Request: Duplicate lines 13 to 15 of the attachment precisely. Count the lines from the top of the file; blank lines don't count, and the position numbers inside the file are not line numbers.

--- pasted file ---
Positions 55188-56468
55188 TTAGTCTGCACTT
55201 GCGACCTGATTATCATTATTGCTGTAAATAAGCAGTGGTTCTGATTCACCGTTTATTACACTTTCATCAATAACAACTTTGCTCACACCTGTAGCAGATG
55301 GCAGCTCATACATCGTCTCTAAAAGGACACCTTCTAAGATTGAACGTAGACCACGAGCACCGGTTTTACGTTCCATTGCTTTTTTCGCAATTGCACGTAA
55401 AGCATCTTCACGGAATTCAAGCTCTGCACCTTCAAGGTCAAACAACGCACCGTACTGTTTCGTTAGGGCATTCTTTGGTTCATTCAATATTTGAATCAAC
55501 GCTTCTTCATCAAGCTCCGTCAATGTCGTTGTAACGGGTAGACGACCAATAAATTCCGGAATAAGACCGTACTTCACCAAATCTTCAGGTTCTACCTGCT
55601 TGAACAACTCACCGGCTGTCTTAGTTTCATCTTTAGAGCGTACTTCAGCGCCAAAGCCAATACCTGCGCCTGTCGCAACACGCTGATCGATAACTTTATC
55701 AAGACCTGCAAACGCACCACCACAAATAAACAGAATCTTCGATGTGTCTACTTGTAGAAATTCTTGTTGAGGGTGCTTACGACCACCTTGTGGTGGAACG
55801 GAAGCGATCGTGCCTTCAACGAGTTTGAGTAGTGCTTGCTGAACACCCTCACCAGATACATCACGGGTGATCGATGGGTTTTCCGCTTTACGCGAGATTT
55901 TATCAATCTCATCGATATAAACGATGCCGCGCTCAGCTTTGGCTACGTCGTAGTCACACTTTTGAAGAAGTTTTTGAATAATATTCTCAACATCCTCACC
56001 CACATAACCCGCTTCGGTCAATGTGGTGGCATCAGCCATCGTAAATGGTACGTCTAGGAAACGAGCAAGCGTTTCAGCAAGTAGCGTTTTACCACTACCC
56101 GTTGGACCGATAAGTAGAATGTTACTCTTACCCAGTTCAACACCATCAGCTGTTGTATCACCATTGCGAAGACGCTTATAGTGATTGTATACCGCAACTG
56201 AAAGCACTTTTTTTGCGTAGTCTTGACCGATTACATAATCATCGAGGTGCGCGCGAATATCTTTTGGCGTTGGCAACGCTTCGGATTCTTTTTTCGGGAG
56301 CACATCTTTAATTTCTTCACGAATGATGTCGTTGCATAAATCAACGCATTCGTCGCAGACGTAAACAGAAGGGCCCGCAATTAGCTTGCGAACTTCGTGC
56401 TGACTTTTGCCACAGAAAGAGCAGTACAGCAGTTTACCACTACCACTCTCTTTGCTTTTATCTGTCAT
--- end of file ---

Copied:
56201 AAAGCACTTTTTTTGCGTAGTCTTGACCGATTACATAATCATCGAGGTGCGCGCGAATATCTTTTGGCGTTGGCAACGCTTCGGATTCTTTTTTCGGGAG
56301 CACATCTTTAATTTCTTCACGAATGATGTCGTTGCATAAATCAACGCATTCGTCGCAGACGTAAACAGAAGGGCCCGCAATTAGCTTGCGAACTTCGTGC
56401 TGACTTTTGCCACAGAAAGAGCAGTACAGCAGTTTACCACTACCACTCTCTTTGCTTTTATCTGTCAT